Oregon emissions bill on the move

| Thursday, June 02, 2011

A bill in Oregon that covers emissions reduction is nearing completion at the statehouse.

Intended to crack down on unnecessary idling of trucks, the bill would prohibit commercial vehicles from idling for more than five minutes each hour on property open to the public. Violators would face $180 fines.

The Senate voted 27-3 on Tuesday, May 31, to approve the bill setting a statewide standard for idling. HB2081 now heads back to the House for approval of changes before it can advance to Gov. John Kitzhaber’s desk.

Examples of circumstances that would warrant additional idling are operating defrosting, heating or air conditioners; or installing equipment necessary to comply with manufacturers’ operating requirements, specifications and warranties – or with federal, state or local safety regulations.

An exception would also be made for air conditioning or heating during a rest or sleep period when the outside temperature is below 50 degrees or above 75 degrees.

The exception would not apply if the truck is equipped with an auxiliary power unit or other idle-reduction technology. It would also be unacceptable to park near a grade school and idle, regardless of temperature.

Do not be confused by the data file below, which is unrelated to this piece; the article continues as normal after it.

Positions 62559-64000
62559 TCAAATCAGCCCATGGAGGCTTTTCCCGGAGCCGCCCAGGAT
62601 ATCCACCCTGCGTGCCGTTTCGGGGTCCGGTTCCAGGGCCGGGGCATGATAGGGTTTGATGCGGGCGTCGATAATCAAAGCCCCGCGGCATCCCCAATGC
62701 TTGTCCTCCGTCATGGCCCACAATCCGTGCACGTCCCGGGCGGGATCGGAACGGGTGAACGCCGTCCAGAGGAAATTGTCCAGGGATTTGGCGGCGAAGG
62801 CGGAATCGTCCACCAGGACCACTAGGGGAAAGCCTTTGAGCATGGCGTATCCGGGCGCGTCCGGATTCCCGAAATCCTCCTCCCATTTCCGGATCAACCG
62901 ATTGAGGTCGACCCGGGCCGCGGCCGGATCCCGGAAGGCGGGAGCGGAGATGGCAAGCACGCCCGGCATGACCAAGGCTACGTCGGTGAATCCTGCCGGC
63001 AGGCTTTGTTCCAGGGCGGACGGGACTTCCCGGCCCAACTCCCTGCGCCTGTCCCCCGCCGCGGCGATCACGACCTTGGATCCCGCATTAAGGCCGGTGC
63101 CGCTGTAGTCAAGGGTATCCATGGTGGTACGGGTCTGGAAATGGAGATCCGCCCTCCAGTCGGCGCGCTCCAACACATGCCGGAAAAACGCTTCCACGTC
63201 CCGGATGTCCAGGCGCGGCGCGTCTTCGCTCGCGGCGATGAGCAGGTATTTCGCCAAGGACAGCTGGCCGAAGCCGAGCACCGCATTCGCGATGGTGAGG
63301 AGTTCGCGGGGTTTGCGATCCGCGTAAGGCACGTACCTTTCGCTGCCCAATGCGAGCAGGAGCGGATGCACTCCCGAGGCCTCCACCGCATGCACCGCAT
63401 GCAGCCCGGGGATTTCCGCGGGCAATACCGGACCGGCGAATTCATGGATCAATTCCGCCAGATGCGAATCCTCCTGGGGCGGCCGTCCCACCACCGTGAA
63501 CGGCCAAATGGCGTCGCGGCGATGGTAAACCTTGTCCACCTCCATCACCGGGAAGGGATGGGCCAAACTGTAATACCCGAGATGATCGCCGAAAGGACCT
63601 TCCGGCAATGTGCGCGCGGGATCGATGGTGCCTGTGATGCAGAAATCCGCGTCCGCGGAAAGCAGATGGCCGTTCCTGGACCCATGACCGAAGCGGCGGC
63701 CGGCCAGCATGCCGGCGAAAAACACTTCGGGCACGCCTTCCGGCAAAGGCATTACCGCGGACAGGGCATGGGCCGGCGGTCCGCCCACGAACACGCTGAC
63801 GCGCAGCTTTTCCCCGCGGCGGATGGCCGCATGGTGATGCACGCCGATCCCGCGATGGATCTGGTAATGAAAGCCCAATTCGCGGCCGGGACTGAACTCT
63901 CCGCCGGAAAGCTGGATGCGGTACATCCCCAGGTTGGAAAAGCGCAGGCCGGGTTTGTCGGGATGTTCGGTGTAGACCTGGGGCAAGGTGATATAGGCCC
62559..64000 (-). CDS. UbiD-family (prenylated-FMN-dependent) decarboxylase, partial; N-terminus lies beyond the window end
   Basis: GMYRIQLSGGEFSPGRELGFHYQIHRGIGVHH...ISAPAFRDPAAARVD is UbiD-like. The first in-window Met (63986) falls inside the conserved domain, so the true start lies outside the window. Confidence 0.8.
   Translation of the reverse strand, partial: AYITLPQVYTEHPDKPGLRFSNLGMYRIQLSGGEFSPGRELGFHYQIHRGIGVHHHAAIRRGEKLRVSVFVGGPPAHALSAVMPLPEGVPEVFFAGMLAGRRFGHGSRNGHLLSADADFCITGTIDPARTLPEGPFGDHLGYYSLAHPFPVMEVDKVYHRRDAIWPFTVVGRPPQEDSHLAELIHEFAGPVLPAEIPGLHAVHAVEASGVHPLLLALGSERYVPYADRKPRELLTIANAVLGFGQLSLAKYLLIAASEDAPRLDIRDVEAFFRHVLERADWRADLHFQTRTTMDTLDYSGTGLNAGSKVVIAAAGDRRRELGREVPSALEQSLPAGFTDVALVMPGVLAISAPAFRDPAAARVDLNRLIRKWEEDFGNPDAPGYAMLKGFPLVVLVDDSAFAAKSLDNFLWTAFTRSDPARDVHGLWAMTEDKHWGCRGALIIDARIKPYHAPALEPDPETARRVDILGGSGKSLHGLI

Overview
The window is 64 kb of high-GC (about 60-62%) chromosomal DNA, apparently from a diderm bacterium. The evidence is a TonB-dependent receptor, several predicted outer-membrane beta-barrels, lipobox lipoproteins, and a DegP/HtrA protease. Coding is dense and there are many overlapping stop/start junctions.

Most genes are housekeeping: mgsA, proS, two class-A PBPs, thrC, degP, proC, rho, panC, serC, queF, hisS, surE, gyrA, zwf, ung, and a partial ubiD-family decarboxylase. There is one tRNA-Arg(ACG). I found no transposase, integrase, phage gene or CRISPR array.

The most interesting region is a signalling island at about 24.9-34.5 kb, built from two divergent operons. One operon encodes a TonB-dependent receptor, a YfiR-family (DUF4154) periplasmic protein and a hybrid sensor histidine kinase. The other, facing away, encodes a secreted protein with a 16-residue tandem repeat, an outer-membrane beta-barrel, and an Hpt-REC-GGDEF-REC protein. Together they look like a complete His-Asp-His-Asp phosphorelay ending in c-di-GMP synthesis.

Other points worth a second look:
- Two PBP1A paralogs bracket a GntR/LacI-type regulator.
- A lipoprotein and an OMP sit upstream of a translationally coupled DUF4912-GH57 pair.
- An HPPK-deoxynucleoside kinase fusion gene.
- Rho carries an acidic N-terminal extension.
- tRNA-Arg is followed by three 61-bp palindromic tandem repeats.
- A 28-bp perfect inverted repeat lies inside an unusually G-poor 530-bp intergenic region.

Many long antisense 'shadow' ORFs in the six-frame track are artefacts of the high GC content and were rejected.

Another exception to the five-minute rule would be made for idling up to 30 minutes while a truck is waiting to load or unload, as well as actually loading or unloading.

Also, cities and counties would be prohibited from setting up their own rules to regulate truck idling.

Critics say the pre-emption blocks cities and local governments from adopting stricter rules.

Speaking at a recent hearing on the bill, several senators voiced their support for the effort.

Sen. Lee Beyer, D-Springfield, said the rules sought in the bill are a step forward for the state.

“I think this is a significant improvement,” Beyer told lawmakers. “There is nothing in this bill that stops local government in their zoning code from deciding where truck routes are and where trucks can park. They still have that authority.”

To view other legislative activities of interest for Oregon, click here.

Editor’s Note: Please share your thoughts with us about the legislation included in this story. Comments may be sent to statelegislativedesk@ooida.com.

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